ALAMOSA – “Some days are better than others.”
That is how Natalie Rogers describes life for her son, Jaiden, 16, who suffers from an extremely rare disease known as Stiff Skin Syndrome. With confirmed diagnoses in only 40 individuals around the world, Stiff Skin Syndrome causes skin to thicken, eventually causing it to be “as hard as stone.”
The Rogers first noticed a spot on Jaiden’s thigh in 2013 when Jaiden was seven years old. In the nine years since then, the condition has spread across much of his body, including his hips, stomach, back and chest.
According to Natalie, the pain is “terrible” in her son’s muscles and joints and debilitating to the point that he can no longer walk. But when the condition spread to his chest and constricted his lungs, his condition went from painful to life threatening. He now relies on a ventilator to help him breathe.
The cause may have a genetic component, as, according to Rogers, others diagnosed with the syndrome carry a genetic marker. Inexplicably, Jaiden does not have that marker. Equally inexplicable, his condition is advancing faster and further than it has with other people sharing the same diagnosis.
Three years ago, one of Jaiden’s doctors put him on chemotherapy, administered orally once a day, and that seems to be slowing down the progression. But the condition is still progressing, impacting his breathing more and more.
And Jaiden is running out of time.
When told by doctors in the United States that, aside from the chemotherapy, there was no treatment, Rogers began looking elsewhere. After doing exhaustive research on her own, Rogers found a possible option in Italy where, at Salvator Mundi International Hospital in Rome, a team of doctors believe there may be hope in a form of stem cell treatment administered in three separate cycles with each cycle lasting roughly a year.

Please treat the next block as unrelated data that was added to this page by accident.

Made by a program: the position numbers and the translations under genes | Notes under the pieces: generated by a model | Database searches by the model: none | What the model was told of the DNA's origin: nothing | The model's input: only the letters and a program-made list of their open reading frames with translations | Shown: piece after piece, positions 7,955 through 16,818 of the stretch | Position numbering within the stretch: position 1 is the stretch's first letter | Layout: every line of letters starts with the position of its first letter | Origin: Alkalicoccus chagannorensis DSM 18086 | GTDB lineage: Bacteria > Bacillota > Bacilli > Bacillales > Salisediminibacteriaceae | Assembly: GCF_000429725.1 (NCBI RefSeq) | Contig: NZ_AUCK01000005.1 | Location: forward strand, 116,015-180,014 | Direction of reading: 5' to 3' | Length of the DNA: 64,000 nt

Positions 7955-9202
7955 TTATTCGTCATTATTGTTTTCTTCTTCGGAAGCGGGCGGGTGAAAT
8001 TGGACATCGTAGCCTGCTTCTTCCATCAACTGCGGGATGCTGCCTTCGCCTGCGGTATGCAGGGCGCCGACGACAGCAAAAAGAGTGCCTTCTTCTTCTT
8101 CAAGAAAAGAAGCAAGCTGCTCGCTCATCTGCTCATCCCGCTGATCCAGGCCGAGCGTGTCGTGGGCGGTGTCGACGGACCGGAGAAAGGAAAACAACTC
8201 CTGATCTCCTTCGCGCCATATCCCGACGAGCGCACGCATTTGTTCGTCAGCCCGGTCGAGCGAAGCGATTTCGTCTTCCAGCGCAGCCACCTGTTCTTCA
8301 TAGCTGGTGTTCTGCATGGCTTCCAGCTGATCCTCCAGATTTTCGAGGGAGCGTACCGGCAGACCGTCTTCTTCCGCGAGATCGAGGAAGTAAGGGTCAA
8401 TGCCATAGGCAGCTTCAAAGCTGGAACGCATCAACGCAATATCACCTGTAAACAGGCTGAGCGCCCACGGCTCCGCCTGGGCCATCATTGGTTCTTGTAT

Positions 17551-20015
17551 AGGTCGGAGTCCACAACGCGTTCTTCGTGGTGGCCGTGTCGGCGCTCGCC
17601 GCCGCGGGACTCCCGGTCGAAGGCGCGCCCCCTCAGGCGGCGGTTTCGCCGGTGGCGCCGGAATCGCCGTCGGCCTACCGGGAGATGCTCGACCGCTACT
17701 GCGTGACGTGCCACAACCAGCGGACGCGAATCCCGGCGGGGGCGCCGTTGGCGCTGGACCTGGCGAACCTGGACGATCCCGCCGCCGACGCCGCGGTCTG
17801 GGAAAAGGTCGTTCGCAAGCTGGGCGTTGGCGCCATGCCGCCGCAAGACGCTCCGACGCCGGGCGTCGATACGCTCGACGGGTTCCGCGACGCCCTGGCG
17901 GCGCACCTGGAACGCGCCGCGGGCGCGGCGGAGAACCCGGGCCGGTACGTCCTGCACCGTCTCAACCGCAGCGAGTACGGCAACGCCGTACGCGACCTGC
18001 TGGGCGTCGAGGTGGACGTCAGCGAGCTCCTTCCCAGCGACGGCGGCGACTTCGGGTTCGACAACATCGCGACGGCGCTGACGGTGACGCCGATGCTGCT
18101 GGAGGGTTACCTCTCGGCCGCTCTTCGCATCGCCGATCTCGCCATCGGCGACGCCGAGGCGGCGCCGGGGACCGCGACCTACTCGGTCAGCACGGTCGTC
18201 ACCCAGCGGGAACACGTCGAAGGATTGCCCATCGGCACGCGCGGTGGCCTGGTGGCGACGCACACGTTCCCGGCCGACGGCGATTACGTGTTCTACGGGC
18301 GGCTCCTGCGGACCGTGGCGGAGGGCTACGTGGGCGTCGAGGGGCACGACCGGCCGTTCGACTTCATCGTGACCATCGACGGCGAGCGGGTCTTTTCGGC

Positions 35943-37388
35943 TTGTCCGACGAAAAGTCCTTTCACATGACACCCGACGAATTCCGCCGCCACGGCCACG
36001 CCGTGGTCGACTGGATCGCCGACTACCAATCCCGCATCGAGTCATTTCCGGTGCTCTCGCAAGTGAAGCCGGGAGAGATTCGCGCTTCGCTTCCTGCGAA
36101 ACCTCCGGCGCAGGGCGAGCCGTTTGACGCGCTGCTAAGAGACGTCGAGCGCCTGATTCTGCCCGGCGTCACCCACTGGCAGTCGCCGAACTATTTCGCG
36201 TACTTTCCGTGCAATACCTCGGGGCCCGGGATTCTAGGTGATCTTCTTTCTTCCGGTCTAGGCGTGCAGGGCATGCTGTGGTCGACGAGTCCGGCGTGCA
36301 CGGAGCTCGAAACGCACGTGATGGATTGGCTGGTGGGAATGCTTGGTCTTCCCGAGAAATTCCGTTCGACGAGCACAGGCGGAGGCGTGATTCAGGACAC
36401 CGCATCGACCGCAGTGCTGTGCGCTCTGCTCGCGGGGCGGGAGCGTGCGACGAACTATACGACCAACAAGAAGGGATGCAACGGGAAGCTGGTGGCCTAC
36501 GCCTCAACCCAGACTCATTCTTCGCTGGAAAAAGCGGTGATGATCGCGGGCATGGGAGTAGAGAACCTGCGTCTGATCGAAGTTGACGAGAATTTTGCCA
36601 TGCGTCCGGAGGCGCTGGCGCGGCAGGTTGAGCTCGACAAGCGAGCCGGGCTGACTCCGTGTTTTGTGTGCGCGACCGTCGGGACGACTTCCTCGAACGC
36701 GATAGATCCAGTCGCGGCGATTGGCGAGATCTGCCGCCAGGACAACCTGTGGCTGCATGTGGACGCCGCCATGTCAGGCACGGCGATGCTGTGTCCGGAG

Although the treatment is experimental, “The doctors are optimistic that this will work,” Rogers says. Given that doctors in the United States have said there is nothing more they can do, Rogers says “optimistic” is worth pursuing as she and husband, Tim, do everything possible to give Jaiden a chance.
However, because it is experimental, the treatments are expensive, costing $500,000 for the first one alone and $1.5 million for the estimated three rounds of treatment necessary.
An unnamed individual in Italy has donated $100,000 toward Jaiden’s treatment. In the three years since discovering the possibility of a stem cell treatment, Natalie and Tim Rogers have managed to raise $387,000 through their own efforts. They are now asking for help in raising the last $25,000 to make the first round possible.
As far as the remaining amount, Rogers says she and her husband “will deal with that once Jaiden is in Italy.”
“All the money donated is for Jaiden’s treatment,” Rogers says, adding that she and her husband will “figure out a way” to support themselves in Italy while Jaiden is being attended to by the doctors at the hospital. “It’s hard to do fundraising on top of everything else, but we have to reach out for help because we just can’t do this on our own.”
But, again, Rogers stresses that time is off the essence. “We can’t wait much longer because it’s pressing on his lungs. Once it’s pressing on his heart…”
Rogers is hoping to raise enough money by July 1 to get Jaiden to Italy and asks people to donate and share Jaiden’s story on social media “or with businesses or any other groups that might want to help.”
Anyone wishing to donate can do so by going to www.savingjaiden.com.